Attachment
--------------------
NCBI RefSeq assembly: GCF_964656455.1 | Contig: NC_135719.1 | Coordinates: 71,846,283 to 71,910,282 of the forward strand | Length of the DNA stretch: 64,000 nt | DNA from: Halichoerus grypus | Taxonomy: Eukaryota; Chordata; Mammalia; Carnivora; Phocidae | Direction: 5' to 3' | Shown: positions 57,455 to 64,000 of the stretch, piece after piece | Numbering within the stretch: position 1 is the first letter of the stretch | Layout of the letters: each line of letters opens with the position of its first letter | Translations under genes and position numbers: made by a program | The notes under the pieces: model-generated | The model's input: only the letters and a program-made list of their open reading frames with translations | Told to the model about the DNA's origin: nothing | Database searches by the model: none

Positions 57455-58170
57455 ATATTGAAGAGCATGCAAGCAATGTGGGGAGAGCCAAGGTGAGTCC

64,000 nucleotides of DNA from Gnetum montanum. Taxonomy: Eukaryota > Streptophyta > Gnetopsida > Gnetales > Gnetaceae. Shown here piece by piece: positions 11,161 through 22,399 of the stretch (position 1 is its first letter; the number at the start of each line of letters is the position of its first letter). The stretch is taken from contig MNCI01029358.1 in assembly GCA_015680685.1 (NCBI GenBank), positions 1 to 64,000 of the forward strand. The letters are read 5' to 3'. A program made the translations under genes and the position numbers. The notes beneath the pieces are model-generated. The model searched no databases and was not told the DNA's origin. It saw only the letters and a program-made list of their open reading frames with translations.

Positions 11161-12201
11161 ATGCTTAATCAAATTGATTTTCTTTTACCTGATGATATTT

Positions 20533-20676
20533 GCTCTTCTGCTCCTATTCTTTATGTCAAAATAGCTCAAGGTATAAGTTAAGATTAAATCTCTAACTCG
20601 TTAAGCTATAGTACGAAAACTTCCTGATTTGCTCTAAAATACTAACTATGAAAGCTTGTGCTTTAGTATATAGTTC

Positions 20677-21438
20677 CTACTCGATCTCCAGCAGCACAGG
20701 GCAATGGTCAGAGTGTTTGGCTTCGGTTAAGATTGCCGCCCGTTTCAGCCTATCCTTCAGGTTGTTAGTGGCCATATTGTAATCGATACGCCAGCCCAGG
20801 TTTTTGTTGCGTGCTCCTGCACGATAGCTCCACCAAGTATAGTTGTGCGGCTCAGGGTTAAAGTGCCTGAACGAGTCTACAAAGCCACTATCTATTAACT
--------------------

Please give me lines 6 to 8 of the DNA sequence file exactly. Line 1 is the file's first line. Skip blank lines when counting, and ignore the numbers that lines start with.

11161 ATGCTTAATCAAATTGATTTTCTTTTACCTGATGATATTT

Positions 20533-20676
20533 GCTCTTCTGCTCCTATTCTTTATGTCAAAATAGCTCAAGGTATAAGTTAAGATTAAATCTCTAACTCG